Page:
“For some groups,” he adds, “buying the accident and hospital indemnity coverage is actually cheaper than contributing to an HSA and provides the same or better value. Probably between 15% and 20% of employer-paid quotes will sell.”
Last September, Guardian Life conducted market research that pointed to new opportunities to promote accident insurance. Guardian sponsored a survey of consumer attitudes about accidents and accident insurance; it also gathered data about their interest in adventurous recreational pursuits. It found that 80% of Americans plan to travel in 2020, and two-thirds are interested in “adventure vacations.” They could be going mountain hiking, whitewater rafting or zip lining, for example.
Almost half (49%) of those adventure seekers know someone who has been injured on vacation or have themselves been injured on vacation. Even among traditional (non-adventure seeking) vacationers, 34% have been injured or know someone who has been injured on vacation. Of those who reported being injured on vacation, 75% needed to seek medical attention and only 20% said they feel completely confident they could handle the medical costs associated with an injury that occurs on vacation.
Estep says, “It’s a trend among marketers of all kinds of products—cars, for example—to portray adventurous recreation in their ads.” With accident insurance, he notes, the connection to adventure-seeking activities is clear. “We think it resonates with consumers to talk about it.
“Sometimes it isn’t the extremely adventurous activities that produce injuries,” he continues. “It can be simple things like hiking, snorkeling or skiing. I would call the phenomenon ‘adventure travel/getting out there and experiencing the world.’ Often while doing simple things like hiking, people slip on a rock and break an ankle.”
Guardian’s research, which was based on interviews with 2,000 adults nationwide, balanced by age, gender and income, also found that 42% of respondents were not clear about what accident insurance covers (18% believe it covers their car in an accident and 24%aren’t sure.) According to Guardian’s research, 28% of Americans are enrolled in an accident insurance policy.
“We think accident insurance is a good fit for just about everyone,” says Estep, “but obviously as an industry we need to do a better job of educating people about what the product does.”
Workers compensation coverage for accidents can be another source of confusion, Thornton says. “Some workers assume that if they are in an accident commuting to work that workers compensation will cover them. This is generally not the case. Similarly, not all injuries sustained during work-related business travel or at work are covered under workers compensation. There are exceptions, and they vary from state to state.”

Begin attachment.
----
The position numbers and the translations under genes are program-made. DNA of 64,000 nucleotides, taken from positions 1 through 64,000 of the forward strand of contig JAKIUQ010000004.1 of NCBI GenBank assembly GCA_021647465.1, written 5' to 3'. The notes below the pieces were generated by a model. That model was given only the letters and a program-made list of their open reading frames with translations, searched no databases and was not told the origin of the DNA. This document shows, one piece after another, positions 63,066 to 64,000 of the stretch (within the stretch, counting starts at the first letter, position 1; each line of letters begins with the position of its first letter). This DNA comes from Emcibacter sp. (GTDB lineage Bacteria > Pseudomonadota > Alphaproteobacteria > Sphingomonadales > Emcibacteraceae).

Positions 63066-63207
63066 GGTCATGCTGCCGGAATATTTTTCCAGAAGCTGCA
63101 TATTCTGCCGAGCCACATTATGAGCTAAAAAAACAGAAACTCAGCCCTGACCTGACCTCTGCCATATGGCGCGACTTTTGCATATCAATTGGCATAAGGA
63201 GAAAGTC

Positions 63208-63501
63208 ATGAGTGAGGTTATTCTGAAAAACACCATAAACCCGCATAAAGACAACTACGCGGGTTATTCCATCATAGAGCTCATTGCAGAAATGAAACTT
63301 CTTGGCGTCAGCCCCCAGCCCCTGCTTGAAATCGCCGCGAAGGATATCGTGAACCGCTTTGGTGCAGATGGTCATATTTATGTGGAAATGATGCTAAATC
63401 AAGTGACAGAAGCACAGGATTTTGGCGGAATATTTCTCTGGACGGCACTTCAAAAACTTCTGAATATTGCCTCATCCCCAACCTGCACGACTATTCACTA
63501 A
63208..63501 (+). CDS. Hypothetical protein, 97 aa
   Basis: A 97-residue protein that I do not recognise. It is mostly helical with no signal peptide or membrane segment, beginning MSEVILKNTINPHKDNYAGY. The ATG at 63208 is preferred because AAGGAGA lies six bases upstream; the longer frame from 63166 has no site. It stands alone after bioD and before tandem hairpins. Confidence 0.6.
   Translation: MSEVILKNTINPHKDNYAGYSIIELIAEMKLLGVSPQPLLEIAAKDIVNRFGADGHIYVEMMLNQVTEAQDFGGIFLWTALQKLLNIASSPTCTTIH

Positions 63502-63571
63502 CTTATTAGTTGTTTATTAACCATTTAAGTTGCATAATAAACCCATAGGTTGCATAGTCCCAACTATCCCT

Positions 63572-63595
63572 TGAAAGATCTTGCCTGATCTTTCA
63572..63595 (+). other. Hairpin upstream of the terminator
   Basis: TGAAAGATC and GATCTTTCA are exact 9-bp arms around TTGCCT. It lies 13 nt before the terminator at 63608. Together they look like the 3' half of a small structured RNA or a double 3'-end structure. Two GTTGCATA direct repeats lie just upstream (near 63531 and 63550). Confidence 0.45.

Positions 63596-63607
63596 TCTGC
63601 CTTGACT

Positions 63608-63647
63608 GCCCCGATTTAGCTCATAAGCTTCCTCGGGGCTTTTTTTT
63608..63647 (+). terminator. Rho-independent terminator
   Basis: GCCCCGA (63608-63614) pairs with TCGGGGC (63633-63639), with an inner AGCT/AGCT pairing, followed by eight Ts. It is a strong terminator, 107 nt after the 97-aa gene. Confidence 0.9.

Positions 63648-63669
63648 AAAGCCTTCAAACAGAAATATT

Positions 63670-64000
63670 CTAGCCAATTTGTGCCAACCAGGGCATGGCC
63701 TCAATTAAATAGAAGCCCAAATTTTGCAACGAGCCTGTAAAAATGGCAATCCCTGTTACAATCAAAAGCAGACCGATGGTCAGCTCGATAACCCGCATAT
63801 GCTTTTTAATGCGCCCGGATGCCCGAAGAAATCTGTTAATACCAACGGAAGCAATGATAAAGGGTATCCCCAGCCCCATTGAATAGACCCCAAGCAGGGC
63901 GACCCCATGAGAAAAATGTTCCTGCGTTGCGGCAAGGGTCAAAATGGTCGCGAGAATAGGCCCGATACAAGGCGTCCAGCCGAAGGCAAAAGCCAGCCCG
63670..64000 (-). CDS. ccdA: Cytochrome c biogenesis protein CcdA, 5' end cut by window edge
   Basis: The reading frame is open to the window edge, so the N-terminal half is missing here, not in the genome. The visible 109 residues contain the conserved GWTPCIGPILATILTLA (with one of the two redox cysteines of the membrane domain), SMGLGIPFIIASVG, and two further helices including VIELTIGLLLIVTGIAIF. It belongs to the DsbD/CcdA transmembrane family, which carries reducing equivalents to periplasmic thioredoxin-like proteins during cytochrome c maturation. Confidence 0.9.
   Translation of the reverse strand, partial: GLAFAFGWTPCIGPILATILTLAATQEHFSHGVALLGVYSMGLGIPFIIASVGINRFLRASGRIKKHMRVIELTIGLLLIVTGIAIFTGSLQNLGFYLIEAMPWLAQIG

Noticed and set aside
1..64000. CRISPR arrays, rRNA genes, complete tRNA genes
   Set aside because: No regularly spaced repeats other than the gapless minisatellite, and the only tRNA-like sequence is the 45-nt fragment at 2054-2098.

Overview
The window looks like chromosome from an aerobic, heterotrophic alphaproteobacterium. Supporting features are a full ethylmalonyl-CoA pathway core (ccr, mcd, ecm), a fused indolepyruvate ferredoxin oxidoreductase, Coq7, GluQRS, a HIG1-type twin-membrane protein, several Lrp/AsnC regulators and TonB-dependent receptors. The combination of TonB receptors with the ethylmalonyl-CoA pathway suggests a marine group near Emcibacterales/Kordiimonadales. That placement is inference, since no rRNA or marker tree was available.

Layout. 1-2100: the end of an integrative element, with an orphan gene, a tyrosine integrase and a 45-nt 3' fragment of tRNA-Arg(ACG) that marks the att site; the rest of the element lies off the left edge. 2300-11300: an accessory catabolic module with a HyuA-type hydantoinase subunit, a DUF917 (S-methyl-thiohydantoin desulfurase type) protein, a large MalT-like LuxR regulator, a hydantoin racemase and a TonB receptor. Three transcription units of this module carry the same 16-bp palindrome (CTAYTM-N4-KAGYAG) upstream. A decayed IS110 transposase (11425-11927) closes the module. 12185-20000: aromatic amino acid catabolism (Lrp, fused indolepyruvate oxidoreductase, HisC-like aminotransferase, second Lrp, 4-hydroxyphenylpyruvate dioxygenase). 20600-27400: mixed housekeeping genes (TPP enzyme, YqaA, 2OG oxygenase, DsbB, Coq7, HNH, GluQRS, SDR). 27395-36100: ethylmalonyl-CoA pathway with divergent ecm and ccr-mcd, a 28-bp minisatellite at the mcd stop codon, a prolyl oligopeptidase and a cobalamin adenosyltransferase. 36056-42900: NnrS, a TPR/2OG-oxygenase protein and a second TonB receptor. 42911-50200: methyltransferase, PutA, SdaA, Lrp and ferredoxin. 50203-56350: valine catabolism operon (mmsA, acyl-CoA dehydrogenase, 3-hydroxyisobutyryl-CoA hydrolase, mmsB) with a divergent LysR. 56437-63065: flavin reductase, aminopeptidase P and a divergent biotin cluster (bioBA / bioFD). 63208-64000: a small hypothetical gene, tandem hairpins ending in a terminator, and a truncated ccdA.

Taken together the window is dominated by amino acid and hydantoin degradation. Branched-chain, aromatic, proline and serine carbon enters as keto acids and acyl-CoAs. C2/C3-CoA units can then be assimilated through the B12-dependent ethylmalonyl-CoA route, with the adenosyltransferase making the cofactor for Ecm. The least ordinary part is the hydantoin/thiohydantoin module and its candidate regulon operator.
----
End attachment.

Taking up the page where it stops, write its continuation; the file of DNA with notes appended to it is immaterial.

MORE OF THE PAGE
Executives in the market say accident insurance can be appropriate for a wide range of ages and other demographics. “No one is immune to an accident,” says Herndon. About half of Aflac’s accident business covers an individual employee and half extends to other family members.
Thornton says, “Traditionally the primary buyers of accident insurance have been men in their 30s or 40s purchasing coverage individually. The next largest category is those buying family coverage (12% of Amalgamated’s accident business currently). Today with women contributing equally to the family finances, there’s an increase in women buying this insurance.”
New data from Guardian’s seventh annual Workplace Benefits Study points to another reason for employers to consider adding accident insurance to their employee benefits lineup. The availability of accident coverage may lessen the likelihood of workers compensation fraud for employers with high-deductible health plans (HDHP). Among the study’s findings:
- Nearly one in five employers with an HDHP reported an increase in fraudulent workers comp claims since 2017, almost three times as many as those without an HDHP.
- One in four employers experienced a decline in workers comp claims after offering voluntary accident insurance.
“By offering voluntary accident insurance, brokers have an opportunity to coordinate their services between the group benefits and risk management sides of their employer clients,” says Michael Naumann, Western U.S. practice leader for Guardian.
Carriers in the accident market know their success depends on how clearly they explain product choices to plan participants during open enrollment. “We communicate with employees in person, and through email and online tools, and we provide agents with a wide range of educational materials,” says Herndon.
At Amalgamated, Thornton says, “We make information readily available to employees on the platforms they want—online and accessible through their mobile devices—and we back that up with knowledgeable product specialists on-site during enrollment periods to answer all of their questions. The goal is to help employees make informed buying decisions.
“We’ve shown continued growth in the number of individual employers and multi-employer groups offering our accident plans and in the numbers of employees purchasing them,” he says.
Quintana says, “When it comes to enrollment and implementation, some of our greatest successes have come from employers and brokers who recognized the value of the benefit and put in the time to collaborate. It’s more than just reinsuring someone’s deductible. The more you know about your employees, the better we can be as a solutions provider.
“With more employers conducting enrollments online as part of an HRIS [human resources information system] or benefit administration platform, we only have as much visibility and access to the workforce as the employer decides. When we have that access, great things can happen.”
For more information:
Amalgamated Life Insurance Company
Guardian Life Insurance Company
Reliance Standard Life Insurance Company
Thomas A. McCoy, CLU, is an Indiana-based freelance insurance writer.